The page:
Siberian milkwort (Polygala sibirica), a species only known in the Bulgarian flora since 1997, can be found on grasslands with steppe characteristics. In Rusenski Lom there is a small population of 150 individuals on an open, dry, well-drained, grassy canyon slope. Other rare plants of dry semi-natural grasslands are endemics Kovachev tagasaste (Chamaecytisys kovacevii) and Dieckian mullein (Verbascum dieckianum) as well as several orchid species.
The European ground squirrel, or European souslik, is an attractive inhabitant of dry semi-natural grasslands. In the Lomovete area it can be found on the flat plateaux with loess soils on top of the canyons. Low-intensity grazing is required to keep the habitat of this EU priority species (Annex II of the Habitats Directive) free from scrub encroachment. A large part of these grasslands on fertile loess soils has been converted to arable cropland, often only leaving a narrow strip along the canyon edges.
Chequered blue (Scolitantides orion, listed as vulnerable in Red Data Book of European butterflies) is a small but eye-catching butterfly inhabiting some of the open, rocky, south-facing slopes and ridges in Rusenski Lom. This habitat is classified as 6240 “Subpannonian steppes” according the Habitats Directive. At the moment, most of these sites are undergrazed or abandoned with natural succession leading to hornbeam woodland taking place.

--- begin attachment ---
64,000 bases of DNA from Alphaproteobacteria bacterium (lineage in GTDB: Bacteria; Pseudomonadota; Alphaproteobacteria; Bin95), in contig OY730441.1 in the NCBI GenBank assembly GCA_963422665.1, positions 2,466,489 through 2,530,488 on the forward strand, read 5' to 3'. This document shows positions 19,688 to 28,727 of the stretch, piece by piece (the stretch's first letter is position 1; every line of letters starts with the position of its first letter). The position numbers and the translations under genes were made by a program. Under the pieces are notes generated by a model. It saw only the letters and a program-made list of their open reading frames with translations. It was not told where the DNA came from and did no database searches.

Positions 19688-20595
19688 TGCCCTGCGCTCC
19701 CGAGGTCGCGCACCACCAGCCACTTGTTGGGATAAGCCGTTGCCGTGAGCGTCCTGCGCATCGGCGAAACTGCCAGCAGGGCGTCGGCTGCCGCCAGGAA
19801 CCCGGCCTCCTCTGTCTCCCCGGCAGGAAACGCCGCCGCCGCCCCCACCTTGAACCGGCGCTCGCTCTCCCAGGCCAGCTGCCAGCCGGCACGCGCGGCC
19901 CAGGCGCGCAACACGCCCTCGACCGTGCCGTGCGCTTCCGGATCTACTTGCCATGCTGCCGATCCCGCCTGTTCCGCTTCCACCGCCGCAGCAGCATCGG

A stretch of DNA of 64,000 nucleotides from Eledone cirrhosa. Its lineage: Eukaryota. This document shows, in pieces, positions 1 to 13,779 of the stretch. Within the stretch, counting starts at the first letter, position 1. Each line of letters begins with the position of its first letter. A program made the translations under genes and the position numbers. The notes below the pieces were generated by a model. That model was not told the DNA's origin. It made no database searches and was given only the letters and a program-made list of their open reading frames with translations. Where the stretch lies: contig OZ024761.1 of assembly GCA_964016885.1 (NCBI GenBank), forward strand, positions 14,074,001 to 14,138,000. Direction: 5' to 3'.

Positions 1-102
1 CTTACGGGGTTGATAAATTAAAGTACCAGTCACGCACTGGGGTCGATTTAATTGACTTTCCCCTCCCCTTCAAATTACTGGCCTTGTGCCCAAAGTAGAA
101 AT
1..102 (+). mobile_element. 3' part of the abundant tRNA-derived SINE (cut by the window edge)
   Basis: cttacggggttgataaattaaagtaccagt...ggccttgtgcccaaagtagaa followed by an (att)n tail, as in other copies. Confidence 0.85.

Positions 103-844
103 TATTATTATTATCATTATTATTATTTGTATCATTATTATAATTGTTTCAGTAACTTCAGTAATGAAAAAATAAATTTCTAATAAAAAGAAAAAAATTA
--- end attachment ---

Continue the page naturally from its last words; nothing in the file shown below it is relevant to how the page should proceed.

Abandonment is the number one threat to the dry semi-natural grasslands and scrub. The post-communist rural exodus resulted in simplified farming practices. Distant grazing lands ceased to be used, leading in part to overgrazing in the immediate proximity of settlements. Burning of pastures in early spring and the spread of aggressive weeds from adjoining arable lands are other threats.
Depending on the characteristic species communities, dry grasslands fall into different habitat types: 6250 “Pannonian loess steppes” (on poor loess plains), 6210 “Semi-natural dry grasslands and scrubland facies on calcareous substrates ‘Festuco-Brometalia’ (on rocky sites)” and 40A0 “Subcontinental peri-Pannonic scrub” (scrub on loess) among others. Optimal grazing pressure for nature conservation is estimated at 0.3 to 0.7 livestock units/ ha.